Oh, secret #2: then you get off track, disconnected from yourself. Because you are human and life is ebb and flow. Because we forget how to trust ourselves as new fears and old patterns come up. Then you find your way back to inside out living again, a little wiser this time.
Why Inside Living?
Here’s why inside out living is so important:
1. Your feelings —- all those sensations and emotions happening in you — are really wise. They won’t fail you. They are guides giving you clues about what will create a happy, fulfilling life. They are also giving you clues to steer you toward your destiny.
2. Your outside perspective is a myth anyway! When you imagine how you’ll be seen by others, you make up a projection. We aren’t so good at predicting what other people will think, because the risk-averse part of us kicks in and dominates our thinking with worse-case scenarios. Example: you imagine that if you speak up in the meeting, others will perceive you as brash and when in fact you’ll convey confidence.
3. Pleasure, fun, enjoyment, freedom. Now, which sounds like more fun: living your life according to what you imagine you’ll look like from the outside, or according to your own inner experience?
3 Steps Toward Inside Living
So, let’s make this practical.
Step 1: Just notice when “outside perspective” comes up. Spend a few days just noticing.
For the next several days, carry these ideas in your consciousness: this notion of alienation from your inner self, where you imagine your choices, decisions, actions in terms of what they’ll look like from the outside vs. being “inside-connected” to the wants, desires, dislikes, comfort, and discomfort inside your own body.
Notice when you are doing that act of imagining, of leaving your inner self and your body and traveling away to look at yourself from the outside.
Step 2: Start shifting from outside to inside perspective. Do this by tuning into yourself. How do you feel about the situation at hand? What do you really want? What feels right?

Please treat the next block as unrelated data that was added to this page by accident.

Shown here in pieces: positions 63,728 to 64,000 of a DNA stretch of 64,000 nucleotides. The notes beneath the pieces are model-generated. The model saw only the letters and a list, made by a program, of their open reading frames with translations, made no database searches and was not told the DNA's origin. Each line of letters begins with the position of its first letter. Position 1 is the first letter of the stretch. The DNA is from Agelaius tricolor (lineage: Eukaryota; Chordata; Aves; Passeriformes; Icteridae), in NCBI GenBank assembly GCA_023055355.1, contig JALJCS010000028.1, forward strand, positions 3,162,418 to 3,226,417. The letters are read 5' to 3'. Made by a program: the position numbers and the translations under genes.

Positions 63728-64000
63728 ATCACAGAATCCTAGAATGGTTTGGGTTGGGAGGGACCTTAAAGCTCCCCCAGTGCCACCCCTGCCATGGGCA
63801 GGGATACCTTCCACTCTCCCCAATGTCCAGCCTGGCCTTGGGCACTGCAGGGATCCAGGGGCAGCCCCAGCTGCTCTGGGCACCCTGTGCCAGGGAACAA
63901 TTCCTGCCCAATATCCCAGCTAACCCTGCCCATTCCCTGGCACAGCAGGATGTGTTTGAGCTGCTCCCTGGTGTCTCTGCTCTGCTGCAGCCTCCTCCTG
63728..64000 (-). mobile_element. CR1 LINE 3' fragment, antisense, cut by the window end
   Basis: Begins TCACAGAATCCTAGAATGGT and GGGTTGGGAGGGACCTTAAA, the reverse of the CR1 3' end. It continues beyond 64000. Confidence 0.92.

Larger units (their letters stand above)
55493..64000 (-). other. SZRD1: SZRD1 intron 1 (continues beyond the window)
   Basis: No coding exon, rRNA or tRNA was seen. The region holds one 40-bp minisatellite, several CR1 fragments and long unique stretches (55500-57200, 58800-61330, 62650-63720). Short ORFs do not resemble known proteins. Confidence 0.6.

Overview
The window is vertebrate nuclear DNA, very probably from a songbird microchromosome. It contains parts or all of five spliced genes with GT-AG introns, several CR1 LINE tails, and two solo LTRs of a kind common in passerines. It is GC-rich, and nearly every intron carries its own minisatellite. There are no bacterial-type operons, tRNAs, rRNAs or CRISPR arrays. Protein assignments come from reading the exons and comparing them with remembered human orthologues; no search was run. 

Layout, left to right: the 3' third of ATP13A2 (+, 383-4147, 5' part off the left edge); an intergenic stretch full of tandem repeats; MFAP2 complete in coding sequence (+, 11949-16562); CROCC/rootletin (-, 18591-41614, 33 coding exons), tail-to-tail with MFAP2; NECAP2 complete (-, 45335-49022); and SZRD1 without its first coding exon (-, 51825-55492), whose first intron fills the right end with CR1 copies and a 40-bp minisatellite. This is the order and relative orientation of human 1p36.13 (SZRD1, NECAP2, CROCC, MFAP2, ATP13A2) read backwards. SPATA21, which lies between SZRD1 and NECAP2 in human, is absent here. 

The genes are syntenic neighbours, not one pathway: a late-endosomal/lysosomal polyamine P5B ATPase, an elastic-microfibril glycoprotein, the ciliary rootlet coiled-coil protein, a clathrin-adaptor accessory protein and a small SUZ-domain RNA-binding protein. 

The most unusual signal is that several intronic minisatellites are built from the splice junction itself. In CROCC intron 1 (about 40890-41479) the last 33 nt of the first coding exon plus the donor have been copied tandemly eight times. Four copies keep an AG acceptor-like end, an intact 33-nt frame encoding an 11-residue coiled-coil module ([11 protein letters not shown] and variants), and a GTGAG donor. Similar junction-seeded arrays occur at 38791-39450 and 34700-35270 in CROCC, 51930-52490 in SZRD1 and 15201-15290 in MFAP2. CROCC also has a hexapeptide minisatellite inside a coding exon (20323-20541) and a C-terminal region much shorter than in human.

Place your hand on your belly or your heart and check in with the feelings there. Or, notice the sensations in your body: when you imagine doing option a, how does that feel in your body — tense, relaxed, warm, cool? What about option b?
Step 3: Refine your inside-sensors. Knowing what we feel is a skill, one that you’ll be studying for lifetime, so make peace with being imperfect at it! Meditation and yoga are great ways to strengthen our ability to find our inner guidance, because they are all about tuning in to what is happening within. You can also set up a regular check in time with yourself to inventory: what’s happening in my body, what am I feeling, what’s “up” for me right now.
Living from the inside out is your foundation. Not because we want our lives to become a hedonistic adventure of living out our every want and every whim…that’s not what this is about. This is about ecognizing the compass within you, about becoming present and whole in everything you do, about allowing your life to be carried by the current of truth.
Oh and by the way…. I highly recommend Helene Brenner’s book I Know I’m In There Somewhere
(quoted above). It’s fabulous, the best “self-help” book I’ve read in years, particularly for women who want to deepen their connection to their own inner voice.
Tara Sophia Mohr is a writer, life coach, and the author of Wise Living blog. Click here to subscribe to the blog by RSS, or here to receive it via email. Sign up here to receive Tara’s free Goals Guide, Turning Your Goals Upside Down and Inside Out (To Get What You Really Want).